I’ve always believed that money doesn’t buy happiness but, in a small way, the authors of an article from three prominent US universities have changed my view.
The article If Money Doesn’t Make You Happy Then You Probably Aren’t Spending It Right, states that:
Money buys happiness, but it buys less than most people think … After all, money allows people to do what they please, so shouldn’t they be pleased when they spend it? Why doesn’t a whole lot more money make us a whole lot more happy? … If money can buy happiness, then why doesn’t it? Because people don’t spend it right.
Essentially, to be happy buy experiences rather than things. Why is that the case?
The authors tell us that:
Experiences are good; but why are they better than things? One reason is that we adapt to things so quickly. After devoting days to selecting the perfect hardwood floor to install in a new condo, homebuyers find their once beloved Brazilian cherry floors quickly become nothing more than the unnoticed ground beneath their feet. In contrast, their memory of seeing a baby cheetah at dawn on an African safari continues to provide delight.
Too true. Our new plasma flat-screen TV is just another item in the home and I hardly notice our new Apple MacBook Pro.
I do fondly recall snorkelling on our family holiday on Redang island though, the turtles lying on the sand below me, the colourful fish slipping in and around me.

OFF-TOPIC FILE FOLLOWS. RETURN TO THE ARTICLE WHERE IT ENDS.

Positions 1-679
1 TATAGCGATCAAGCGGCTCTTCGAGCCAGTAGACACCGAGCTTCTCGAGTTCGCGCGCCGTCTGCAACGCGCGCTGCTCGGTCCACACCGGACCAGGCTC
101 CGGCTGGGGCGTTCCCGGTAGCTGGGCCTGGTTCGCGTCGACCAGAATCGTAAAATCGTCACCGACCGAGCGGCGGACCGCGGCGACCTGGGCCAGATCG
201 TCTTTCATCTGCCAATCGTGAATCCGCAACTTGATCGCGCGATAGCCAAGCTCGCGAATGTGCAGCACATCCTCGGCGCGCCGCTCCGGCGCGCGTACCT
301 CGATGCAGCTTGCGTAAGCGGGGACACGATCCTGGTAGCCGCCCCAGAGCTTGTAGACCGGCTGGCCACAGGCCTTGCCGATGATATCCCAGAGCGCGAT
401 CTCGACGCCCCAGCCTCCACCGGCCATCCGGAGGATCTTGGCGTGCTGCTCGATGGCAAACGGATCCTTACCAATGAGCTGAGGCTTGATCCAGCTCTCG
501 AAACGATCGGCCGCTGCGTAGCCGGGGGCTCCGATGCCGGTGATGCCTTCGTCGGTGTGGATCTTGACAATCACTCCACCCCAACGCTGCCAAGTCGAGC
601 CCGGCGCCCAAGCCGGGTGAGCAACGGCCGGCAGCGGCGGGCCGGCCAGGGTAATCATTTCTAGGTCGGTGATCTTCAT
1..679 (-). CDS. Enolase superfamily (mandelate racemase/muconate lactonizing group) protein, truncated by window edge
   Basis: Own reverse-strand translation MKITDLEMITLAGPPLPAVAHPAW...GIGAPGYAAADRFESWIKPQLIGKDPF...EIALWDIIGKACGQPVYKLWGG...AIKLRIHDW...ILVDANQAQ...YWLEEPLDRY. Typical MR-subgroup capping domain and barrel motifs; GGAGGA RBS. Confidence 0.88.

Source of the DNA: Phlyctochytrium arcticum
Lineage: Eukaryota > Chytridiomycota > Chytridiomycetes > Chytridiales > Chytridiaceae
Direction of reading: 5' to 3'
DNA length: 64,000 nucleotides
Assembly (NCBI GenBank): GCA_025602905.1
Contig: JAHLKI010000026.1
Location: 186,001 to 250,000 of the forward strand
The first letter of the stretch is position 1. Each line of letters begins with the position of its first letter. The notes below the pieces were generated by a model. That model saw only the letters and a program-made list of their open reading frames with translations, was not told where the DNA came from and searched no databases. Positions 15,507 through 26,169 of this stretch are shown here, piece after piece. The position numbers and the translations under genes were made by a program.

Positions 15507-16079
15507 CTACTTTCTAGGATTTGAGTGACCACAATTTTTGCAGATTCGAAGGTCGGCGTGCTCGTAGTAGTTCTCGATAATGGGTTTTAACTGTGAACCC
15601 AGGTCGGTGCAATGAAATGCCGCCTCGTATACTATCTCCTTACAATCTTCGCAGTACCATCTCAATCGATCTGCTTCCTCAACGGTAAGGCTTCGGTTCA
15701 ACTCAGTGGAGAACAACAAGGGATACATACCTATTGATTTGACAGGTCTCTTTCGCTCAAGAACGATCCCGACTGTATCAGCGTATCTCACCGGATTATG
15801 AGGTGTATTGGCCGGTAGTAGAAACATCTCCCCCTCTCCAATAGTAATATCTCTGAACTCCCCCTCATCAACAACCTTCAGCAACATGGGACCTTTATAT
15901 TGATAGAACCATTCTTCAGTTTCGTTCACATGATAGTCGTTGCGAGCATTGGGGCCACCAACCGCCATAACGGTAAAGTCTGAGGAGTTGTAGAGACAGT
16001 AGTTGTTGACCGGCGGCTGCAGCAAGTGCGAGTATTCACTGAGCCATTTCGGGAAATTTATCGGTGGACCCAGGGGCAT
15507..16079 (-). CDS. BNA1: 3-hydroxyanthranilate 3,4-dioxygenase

But there are experiences which have nothing to do with money. Experiences that do make me feel really good. For example, when I lent my mobile phone to a woman who forgot hers and had to make an urgent call home.
A toddler once fell off his stool as I was walking past and, instinctively, I caught his head before it slammed on the ground. His mother said “Thank you” and, although it was years ago, it was the grateful look in her eyes that today brings me such brilliant contentment.
This distinct memory is far better than any snorkelling experience or any African safari holiday!
So to me, money doesn’t buy happiness quite as much as the simple memory of just helping a fellow human being.